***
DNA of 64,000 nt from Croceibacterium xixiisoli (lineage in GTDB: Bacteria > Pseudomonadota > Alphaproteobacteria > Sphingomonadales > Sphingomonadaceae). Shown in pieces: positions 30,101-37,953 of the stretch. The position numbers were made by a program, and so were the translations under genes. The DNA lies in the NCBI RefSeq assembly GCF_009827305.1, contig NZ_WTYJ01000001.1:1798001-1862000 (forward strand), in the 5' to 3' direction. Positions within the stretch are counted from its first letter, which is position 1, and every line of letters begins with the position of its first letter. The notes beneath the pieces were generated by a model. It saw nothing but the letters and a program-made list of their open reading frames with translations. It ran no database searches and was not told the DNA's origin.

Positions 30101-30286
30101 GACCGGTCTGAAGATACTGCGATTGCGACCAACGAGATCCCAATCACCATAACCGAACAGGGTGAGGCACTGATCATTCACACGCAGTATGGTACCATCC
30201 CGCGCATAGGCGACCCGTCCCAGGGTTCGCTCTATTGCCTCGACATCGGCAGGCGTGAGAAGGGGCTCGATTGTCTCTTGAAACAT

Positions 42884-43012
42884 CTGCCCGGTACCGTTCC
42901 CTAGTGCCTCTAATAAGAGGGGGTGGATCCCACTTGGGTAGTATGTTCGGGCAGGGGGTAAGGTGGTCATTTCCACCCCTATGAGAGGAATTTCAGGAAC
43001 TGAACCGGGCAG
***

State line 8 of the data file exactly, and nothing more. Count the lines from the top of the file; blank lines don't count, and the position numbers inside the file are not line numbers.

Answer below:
43001 TGAACCGGGCAG